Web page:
Project Overview: Philadelphia, like cities across the United States, is seeking to better manage the risks associated with climate change. Specifically, Philadelphia is interested in understanding effective approaches to adaptation planning at the urban scale; the appropriate criteria for scoping adaptation plans; and the resources that could be available to Philadelphia in this effort. The student team, in consultation with Philadelphia’s sustainability director, would identify best practices in using climate risk assessment information and using it to develop a comprehensive adaptation plan. In addition, the student team would seek to understand Philadelphia’s unique planning context so that it could recommend how the city could best apply these best practices.
Client: Regional Plan Association New York & Connecticut Sustainable Communities
Advisor: Susanne DesRoches, Sustainable Design Manager, Port Authority of New York and New Jersey
Project Overview: For the first time, a consortium of cities and counties and regional organizations in New York and Connecticut are forging a regional partnership to pursue a sustainable communities strategy, which simultaneously promises to increase economic competitiveness, to enhance environmental quality, and to improve social equity. The strategy involves the creation of sustainable communities by pursuing transit-oriented development (TOD) in select areas along the MTA Metro-North Railroad and MTA Long Island Rail Road. The effort will require the integration of environmental planning, housing, economic development, and transportation. The student team would identify the best practices in minimizing the environmental impacts associated with the design, construction and maintenance of transit-oriented development (TOD) projects. The team would identify best practices in building energy efficiency, sustainable infrastructure and distributed energy generation as they have been applied to TOD or similar district level development projects. The study would encompass both best practices for new districts as well as the retrofitting of existing mixed use centers.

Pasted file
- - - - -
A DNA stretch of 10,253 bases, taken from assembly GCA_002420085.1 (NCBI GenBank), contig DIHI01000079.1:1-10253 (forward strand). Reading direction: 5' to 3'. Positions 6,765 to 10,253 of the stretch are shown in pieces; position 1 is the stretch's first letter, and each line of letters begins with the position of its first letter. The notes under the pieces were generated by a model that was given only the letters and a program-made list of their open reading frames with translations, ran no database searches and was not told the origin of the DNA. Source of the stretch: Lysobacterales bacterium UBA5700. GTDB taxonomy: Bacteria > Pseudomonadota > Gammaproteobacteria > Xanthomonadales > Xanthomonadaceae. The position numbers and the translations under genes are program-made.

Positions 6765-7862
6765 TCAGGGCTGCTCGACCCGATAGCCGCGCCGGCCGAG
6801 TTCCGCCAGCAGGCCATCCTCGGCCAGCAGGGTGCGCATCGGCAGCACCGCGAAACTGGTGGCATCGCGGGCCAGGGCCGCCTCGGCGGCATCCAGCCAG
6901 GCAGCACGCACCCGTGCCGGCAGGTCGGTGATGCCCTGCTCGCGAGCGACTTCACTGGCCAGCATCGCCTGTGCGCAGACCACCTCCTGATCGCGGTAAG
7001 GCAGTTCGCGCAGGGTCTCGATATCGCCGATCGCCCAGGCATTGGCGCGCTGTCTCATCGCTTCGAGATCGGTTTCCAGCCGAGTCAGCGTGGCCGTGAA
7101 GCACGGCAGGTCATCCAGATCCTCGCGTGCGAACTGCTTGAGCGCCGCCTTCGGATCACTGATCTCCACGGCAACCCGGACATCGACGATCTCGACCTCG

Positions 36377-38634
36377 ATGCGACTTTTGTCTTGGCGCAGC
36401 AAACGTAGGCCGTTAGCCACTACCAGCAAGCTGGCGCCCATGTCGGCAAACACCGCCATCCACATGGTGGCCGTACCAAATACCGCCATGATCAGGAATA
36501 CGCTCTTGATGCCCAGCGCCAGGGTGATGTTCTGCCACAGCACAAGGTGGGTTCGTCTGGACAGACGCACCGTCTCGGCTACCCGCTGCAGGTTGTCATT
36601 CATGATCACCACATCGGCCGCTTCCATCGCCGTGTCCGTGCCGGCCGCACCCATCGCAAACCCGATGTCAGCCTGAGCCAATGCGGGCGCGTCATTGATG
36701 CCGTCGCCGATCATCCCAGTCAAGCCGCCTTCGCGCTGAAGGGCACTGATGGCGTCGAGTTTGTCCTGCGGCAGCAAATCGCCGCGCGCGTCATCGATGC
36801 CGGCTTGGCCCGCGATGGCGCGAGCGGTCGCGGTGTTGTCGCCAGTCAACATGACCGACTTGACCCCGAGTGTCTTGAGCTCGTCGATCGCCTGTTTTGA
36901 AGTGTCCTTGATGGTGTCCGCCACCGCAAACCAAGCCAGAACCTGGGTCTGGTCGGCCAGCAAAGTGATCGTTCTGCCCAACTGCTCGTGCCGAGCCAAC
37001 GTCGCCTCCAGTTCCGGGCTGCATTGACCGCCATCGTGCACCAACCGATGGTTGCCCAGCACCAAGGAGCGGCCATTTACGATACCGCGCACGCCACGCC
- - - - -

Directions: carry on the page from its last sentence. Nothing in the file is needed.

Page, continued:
Client: City of Albany
Advisor: Kizzy Charles-Guzman, Director, Climate Change and Public Health Program, New York City Department of Health and Mental Hygiene (DOHMH)
Project Overview: The City of Albany is seeking help from the student team in as it sets targets and measures performance related to its sustainable development goals, which are outlined in “Albany 2030: Your City, Your Future” – the city’s first comprehensive plan in its 400-year history. The plan, with its 20-year planning horizon, is intended to set Albany on a path toward a more sustainable and prosperous future. The student team in consultation with the Director of Planning, City of Albany, would identify a set of sustainability goals in the plan and undertake a benchmarking study to determine appropriate targets and performance measures.
Advisor: Amy Hill, Director, Academic Initiatives, Office of Academic and Research Programs, The Earth Institute, Columbia University
Project Overview: GreenBlue is a nonprofit that equips business with the science and resources to make products more sustainable. The organization is building a world where businesses are leaders for environmental stewardship and products are designed from the start with sustainability in mind. GreenBlue is interested in gaining a better understanding of the current landscape of corporate sustainability initiatives that relate to sustainable forest management. More specifically, GreenBlue would like the student team to evaluate the corporate strategies for addressing sustainable forest management by the largest consumers (or buyers) of forest products in the United States.